On Tuesday I voted against Boris Johnson’s revised Withdrawal Bill.
I’ve read this bill – page after page of what amounts to nothing less than a charter for deregulation and a race to the bottom.
A deal and a bill that fails to protect our rights and our planet, fails to protect jobs and the economy, fails to protect every region and nation in the United Kingdom.
This Bill confirms that Northern Ireland is really in the Customs Union of the EU and goods will be subjected to tariffs.
On Saturday the Prime Minister said there would be no checks – but on Monday the Brexit Secretary confirmed to the Lords European Union Committee that, under the government’s proposals, Northern Irish businesses that send goods to Great Britain will have to complete export declaration forms. The government estimates exit declaration costs will be between £15 to £56 per customs declaration.
This is a Bill of huge significance and complexity. It will decide the future of our country and the future of our economy. To propose MPs are given just two days to consider and vote on all 68 clauses is an abuse of Parliament and a blatant attempt to dodge accountability, to dodge scrutiny, to dodge any proper debate.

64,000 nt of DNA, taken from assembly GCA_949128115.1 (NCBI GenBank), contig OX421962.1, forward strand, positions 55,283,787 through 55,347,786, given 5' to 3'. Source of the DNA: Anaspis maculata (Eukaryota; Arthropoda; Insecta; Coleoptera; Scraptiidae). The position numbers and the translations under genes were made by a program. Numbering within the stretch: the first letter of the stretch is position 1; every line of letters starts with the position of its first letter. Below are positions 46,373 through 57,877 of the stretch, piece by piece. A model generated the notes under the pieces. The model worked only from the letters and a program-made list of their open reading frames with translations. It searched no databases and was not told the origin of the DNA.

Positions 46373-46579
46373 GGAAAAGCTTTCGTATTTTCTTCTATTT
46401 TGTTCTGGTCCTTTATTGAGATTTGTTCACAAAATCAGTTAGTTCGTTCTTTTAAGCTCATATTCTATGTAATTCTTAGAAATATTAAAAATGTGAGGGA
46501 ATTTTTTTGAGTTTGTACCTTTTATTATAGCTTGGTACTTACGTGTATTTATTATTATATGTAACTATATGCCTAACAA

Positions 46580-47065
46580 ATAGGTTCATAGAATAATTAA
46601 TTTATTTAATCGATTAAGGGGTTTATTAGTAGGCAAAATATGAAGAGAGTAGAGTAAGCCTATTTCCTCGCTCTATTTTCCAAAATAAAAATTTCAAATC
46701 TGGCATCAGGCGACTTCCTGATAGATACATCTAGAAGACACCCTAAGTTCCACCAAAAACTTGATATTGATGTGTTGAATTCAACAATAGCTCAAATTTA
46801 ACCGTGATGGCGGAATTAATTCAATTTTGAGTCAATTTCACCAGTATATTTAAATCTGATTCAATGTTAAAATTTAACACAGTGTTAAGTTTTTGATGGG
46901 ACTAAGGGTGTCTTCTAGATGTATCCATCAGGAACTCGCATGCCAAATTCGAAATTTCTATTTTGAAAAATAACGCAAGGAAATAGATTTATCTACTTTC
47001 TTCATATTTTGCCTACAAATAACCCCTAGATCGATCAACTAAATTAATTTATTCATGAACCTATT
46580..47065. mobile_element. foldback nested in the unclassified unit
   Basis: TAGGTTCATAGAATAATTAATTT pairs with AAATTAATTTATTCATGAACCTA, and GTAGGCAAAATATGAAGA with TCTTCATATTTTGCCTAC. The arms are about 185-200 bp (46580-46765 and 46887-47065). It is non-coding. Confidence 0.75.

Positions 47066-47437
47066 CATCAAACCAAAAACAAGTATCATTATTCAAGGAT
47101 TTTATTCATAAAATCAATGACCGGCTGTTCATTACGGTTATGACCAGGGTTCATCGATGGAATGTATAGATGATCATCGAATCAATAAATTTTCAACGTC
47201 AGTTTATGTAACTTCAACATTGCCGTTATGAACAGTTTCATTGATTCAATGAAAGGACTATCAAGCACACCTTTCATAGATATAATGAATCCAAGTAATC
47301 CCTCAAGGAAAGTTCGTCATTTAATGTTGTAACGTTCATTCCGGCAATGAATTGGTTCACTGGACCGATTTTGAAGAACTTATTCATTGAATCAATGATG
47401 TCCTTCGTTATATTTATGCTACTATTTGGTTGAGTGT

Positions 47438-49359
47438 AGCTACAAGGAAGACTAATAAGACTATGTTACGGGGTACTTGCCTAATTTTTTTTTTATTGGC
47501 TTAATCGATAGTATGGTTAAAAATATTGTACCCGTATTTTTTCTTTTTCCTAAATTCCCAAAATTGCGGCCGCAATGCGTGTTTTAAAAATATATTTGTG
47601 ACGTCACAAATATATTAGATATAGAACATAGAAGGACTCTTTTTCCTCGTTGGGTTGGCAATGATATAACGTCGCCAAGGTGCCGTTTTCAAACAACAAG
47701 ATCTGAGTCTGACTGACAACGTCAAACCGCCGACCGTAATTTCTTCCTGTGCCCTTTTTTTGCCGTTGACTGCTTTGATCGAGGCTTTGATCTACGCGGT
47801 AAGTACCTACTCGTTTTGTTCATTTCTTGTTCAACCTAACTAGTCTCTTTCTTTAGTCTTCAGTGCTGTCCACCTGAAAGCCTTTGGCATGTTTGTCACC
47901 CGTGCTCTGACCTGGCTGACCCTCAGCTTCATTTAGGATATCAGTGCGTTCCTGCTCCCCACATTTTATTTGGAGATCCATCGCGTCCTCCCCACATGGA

Importantly, there has been no economic impact assessment on the consequences of this revised bill.
If this deal is good for our country why hasn’t the Government produced a single scrap of evidence to show this is the case?
That’s why Labour sought more time to scrutinise this bill. Labour wants a Customs Union, a strong single market relationship, hardwired commitments on workers’ rights, non-regression of environmental standards, and loopholes closed to avoid the threat of a No Deal Brexit once and for all. And I believe it’s only right that when a bill has been agreed by a majority of MPs that the people should have a final vote.